Plaintiff then filed a motion for entry of default against Bridging Partners for failure to answer the complaint. A clerk's entry of default was filed on April 21, 2017. (ECF No. 25-3 at Pg ID 234.)

         II. Legal Standard

         Federal Rule of Civil Procedure 55(c) provides that a court may set aside an entry of default judgment for “good cause.” In determining whether “good cause” exists, courts consider whether: (1) the plaintiff will be prejudiced; (2) the defendant has a meritorious defense; and (3) culpable conduct of the defendant led to the default. United States v. $22, 050.00 U.S. Currency, 595 F.3d 318, 324 (6th Cir. 2010) (citing Waifersong, Ltd. v. Classic Music Vending, 976 F.2d 290, 232 (6th Cir. 1992)). Courts are to employ a “lenient standard” when evaluating a request to set aside a default that has not yet ripened into a judgment. Shepard Claims Serv., Inc. v. William Darrah & Assocs., 796 F.2d 190, 193 (6th Cir. 1986). “[W]hen the first two factors militate in favor of setting aside the entry, it is an abuse of discretion for a district court to deny a Rule 55(c) motion in the absence of a willful failure of the moving party to appear and plead.” Id. at 194. Federal courts favor trials on the merits; therefore, doubts should be resolved in favor of setting aside a default. United Coin Meter Co. v. Seaboard Coastline R.R., 705 F.2d 839, 846 (6th Cir. 1983).

         Due process requires proper service of process for a court to have jurisdiction to adjudicate the rights of the parties.” O.J. Distrib., Inc. v. Hornell Brewing Co., 340 F.3d 345, 353 (6th Cir. 2003) (citing Amen v. City of Dearborn, 532 F.2d 554, 557 (6th Cir. 1976)). “Therefore, if service of process was not proper, the court must set aside an entry of default.” Id.; see also Omni Capital Int'l, Ltd. v. Rudolf Wolff & Co., Ltd., 484 U.S. 97, 104 (1987) (“Before a federal court may exercise personal jurisdiction over a defendant, the procedural requirement of service of summons must be satisfied.”).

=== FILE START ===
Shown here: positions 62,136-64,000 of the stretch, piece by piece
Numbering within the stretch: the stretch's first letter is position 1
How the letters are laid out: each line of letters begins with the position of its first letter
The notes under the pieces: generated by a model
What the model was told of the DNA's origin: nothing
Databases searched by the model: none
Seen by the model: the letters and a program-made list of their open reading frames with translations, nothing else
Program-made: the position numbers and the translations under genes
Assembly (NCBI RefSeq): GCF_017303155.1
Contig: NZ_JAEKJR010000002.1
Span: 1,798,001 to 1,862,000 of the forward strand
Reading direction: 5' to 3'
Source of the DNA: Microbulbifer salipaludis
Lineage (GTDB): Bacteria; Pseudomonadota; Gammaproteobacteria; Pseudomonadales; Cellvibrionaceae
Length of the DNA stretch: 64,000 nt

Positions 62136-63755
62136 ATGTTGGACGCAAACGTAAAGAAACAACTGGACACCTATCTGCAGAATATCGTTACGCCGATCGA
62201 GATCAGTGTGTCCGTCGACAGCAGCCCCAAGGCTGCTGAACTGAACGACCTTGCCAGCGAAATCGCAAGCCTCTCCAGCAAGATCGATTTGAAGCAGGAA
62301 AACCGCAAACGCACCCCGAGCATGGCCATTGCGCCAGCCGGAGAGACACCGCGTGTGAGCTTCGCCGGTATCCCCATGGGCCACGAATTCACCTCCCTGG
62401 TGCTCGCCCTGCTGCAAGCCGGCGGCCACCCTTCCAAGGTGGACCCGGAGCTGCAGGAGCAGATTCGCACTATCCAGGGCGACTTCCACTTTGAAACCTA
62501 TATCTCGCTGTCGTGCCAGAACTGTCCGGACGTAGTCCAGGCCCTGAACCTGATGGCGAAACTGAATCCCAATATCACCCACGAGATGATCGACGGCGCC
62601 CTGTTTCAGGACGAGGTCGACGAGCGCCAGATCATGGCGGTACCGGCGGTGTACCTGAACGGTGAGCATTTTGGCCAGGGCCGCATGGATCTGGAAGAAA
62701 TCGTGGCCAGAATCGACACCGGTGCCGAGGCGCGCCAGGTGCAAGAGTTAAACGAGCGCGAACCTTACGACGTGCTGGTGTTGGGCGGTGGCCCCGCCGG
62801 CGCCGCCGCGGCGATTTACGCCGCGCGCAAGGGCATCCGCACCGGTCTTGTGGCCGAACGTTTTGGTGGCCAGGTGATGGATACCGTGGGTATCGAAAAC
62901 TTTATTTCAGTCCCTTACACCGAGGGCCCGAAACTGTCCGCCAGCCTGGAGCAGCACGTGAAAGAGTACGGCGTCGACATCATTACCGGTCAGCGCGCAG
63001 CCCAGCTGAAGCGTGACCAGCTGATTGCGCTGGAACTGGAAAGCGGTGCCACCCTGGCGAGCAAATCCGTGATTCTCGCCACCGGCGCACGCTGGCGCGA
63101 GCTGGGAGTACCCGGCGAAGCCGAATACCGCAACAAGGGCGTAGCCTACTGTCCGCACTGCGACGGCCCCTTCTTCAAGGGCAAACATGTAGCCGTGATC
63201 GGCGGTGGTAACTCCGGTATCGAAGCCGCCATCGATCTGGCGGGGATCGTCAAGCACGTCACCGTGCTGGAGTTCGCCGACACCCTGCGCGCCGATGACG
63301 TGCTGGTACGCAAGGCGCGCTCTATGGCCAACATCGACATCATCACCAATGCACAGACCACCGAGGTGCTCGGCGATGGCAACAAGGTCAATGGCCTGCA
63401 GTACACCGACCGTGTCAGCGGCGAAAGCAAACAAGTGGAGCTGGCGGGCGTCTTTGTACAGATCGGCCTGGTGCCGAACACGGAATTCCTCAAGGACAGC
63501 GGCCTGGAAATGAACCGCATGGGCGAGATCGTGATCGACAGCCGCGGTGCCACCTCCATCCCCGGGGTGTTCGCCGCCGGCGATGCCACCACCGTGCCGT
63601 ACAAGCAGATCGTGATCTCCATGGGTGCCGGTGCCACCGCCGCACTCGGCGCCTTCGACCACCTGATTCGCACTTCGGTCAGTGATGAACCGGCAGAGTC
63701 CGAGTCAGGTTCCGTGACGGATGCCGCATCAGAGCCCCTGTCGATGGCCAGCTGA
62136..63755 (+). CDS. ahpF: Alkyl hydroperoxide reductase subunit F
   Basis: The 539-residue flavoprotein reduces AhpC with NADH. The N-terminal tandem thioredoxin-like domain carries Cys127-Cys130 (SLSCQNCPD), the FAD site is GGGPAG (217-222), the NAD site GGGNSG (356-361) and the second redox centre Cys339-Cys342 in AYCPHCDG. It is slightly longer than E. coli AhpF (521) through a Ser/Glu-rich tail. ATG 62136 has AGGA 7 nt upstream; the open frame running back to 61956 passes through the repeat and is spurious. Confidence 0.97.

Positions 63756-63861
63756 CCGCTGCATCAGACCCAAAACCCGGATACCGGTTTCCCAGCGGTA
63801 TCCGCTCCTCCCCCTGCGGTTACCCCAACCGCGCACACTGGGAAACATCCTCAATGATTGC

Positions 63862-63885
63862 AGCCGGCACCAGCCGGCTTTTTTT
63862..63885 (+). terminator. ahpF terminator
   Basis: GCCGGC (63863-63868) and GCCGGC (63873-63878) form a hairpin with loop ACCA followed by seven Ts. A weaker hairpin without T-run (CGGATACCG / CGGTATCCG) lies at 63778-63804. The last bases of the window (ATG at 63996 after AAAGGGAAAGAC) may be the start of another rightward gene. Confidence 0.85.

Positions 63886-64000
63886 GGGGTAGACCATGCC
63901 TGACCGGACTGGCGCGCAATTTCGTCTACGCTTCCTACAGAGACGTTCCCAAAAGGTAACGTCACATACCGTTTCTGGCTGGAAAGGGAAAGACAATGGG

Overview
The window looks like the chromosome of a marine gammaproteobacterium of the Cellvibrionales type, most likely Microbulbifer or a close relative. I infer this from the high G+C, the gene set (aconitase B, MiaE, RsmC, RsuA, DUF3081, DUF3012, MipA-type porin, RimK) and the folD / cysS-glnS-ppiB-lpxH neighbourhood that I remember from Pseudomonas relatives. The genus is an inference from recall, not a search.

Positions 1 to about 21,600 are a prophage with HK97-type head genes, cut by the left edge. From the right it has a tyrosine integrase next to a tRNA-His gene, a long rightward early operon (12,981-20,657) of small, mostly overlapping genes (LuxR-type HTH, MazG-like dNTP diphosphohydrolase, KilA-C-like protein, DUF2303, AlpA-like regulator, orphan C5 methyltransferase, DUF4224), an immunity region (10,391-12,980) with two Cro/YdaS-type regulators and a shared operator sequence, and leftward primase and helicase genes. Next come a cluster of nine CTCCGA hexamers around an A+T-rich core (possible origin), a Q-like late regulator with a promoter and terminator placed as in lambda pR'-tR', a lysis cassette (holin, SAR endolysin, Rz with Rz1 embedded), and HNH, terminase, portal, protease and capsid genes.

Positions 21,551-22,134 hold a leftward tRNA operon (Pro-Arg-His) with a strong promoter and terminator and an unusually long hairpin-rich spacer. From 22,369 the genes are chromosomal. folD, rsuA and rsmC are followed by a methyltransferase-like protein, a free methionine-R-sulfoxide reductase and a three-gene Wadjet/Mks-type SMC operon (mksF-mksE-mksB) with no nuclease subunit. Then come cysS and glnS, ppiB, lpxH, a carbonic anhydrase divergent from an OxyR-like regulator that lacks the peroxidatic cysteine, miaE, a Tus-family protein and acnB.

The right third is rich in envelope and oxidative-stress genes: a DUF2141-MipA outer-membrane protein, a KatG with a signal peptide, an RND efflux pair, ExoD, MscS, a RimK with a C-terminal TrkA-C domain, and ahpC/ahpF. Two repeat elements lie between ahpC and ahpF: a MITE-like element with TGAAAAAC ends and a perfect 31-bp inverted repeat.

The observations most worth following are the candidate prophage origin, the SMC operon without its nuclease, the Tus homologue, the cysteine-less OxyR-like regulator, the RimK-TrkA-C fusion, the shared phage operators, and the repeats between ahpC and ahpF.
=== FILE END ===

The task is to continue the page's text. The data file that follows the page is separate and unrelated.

Federal Rule of Civil Procedure 4(h) provides that a foreign corporation must be served either in a judicial district of the United States or “at a place not within any judicial district of the United States, in any manner prescribed by Rule 4(f) for serving an individual, except personal delivery under (f)(2)(C)(i).” Rule 4(f) incorporates the following methods of service on individuals in foreign countries:

(1) by an internationally agreed means of service that is reasonably calculated to give notice, such as those authorized by the Hague Convention on the Service Abroad of Judicial and Extrajudicial Documents;
(2) if there is no internationally agreed means, or if an international agreement allows but does not specify other means, by a method that is reasonably calculated to give notice:
(A) as prescribed by the foreign country's law for service in that country in an action in its courts of ...